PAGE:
There are some comparatively small questions I had about some of Sam's more specific claims. He says, for example, that each "side"--"Roman" and "non-Roman"--argued in "Newmanesque" fashion that "whoever did not change or augment the deposit of faith was the truly catholic side." But is this really a full description of the disagreements that were themselves generated in and just after the period Sam surveys? There are not too many people in this world who would like more to believe that everybody is actually, deep down, a traditionalist (perhaps Sam is one). But disagreements about tradition and development (a/k/a change), it seems to me, eventually led to Cardinal Newman's own position, decisions, and intellectual contribution. I wonder whether they materialized quite as late as Sam suggests.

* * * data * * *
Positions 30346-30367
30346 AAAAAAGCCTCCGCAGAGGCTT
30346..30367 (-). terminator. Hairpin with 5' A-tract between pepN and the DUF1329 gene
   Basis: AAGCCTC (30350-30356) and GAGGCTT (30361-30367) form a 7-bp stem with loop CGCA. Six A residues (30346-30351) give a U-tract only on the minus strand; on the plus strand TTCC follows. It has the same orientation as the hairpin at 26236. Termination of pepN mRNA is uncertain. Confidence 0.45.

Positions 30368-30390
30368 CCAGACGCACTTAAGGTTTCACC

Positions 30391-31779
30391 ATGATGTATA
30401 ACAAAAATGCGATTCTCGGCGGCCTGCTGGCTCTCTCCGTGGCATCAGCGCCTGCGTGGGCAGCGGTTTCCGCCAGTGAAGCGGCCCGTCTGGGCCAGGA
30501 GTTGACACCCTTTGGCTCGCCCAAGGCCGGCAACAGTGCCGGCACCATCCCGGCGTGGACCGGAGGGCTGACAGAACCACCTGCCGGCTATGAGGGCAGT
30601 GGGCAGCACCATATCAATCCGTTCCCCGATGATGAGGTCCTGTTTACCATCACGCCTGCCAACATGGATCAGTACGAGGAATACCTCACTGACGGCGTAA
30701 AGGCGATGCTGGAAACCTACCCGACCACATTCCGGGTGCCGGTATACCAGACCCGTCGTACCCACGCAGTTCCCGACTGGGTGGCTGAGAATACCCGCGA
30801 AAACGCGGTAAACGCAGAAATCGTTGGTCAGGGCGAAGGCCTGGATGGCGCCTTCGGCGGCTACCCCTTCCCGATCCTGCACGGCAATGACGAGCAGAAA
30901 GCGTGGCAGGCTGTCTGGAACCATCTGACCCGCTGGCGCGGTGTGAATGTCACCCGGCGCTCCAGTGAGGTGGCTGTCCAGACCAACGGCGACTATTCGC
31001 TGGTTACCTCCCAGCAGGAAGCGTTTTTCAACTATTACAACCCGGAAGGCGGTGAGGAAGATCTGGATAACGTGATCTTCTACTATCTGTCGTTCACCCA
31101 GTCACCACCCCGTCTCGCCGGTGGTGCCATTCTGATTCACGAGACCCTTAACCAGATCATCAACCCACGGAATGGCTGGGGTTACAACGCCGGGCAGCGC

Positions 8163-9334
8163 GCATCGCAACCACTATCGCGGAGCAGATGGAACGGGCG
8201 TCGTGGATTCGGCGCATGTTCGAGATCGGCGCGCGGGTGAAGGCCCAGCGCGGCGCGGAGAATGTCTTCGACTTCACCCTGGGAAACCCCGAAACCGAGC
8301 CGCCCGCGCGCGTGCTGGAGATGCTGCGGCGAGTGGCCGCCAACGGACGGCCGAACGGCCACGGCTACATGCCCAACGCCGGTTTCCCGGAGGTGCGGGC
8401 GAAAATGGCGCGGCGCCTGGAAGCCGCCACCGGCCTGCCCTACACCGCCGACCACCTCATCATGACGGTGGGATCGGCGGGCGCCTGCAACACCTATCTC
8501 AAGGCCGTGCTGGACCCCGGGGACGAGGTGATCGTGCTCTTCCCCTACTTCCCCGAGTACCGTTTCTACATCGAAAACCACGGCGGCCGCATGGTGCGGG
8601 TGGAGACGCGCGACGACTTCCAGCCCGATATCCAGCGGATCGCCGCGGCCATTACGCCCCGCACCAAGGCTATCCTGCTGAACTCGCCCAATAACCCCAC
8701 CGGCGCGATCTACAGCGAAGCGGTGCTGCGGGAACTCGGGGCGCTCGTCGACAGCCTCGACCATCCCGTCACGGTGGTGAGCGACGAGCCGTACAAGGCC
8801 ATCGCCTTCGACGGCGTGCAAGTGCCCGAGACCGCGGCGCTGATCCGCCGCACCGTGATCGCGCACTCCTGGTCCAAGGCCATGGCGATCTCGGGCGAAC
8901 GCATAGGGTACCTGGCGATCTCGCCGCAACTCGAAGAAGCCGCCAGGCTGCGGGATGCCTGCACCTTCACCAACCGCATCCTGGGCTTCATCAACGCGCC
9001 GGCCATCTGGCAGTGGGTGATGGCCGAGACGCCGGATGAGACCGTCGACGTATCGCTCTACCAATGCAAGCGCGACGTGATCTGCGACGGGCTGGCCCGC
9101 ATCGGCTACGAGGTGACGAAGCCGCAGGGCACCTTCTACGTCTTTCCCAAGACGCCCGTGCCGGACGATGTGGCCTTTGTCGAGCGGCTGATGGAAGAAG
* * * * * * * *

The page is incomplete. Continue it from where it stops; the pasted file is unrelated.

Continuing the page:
Nevertheless, in highlighting one of Sam's perhaps more controversial points above, I want to emphasize that Sam seems to me quite correct on all three influences with respect to the thought of learned commentators such as Coke, Hale, St. German, and others (perhaps even as late as Mansfield and Blackstone, for example), as well as judges such as the one who wrote the lead opinion in cases like Thomas v. Sorrell (1673/4). "[G]iven the cross-confessional argument and pollination in the early modern period across the republic of letters," Sam contends, "it is plausible to think that sharply demarcated “Catholic” and “Protestant” intellectual traditions are from a later time." As I say, just when that "later time" began is difficult to determine, as Sam properly acknowledges (the 19th century seems quite late, indeed), but at least as to the earlier common law writers, his view seems (to this admitted non-expert in English legal history) persuasive. Check out this very fine piece.
Wednesday, May 3, 2023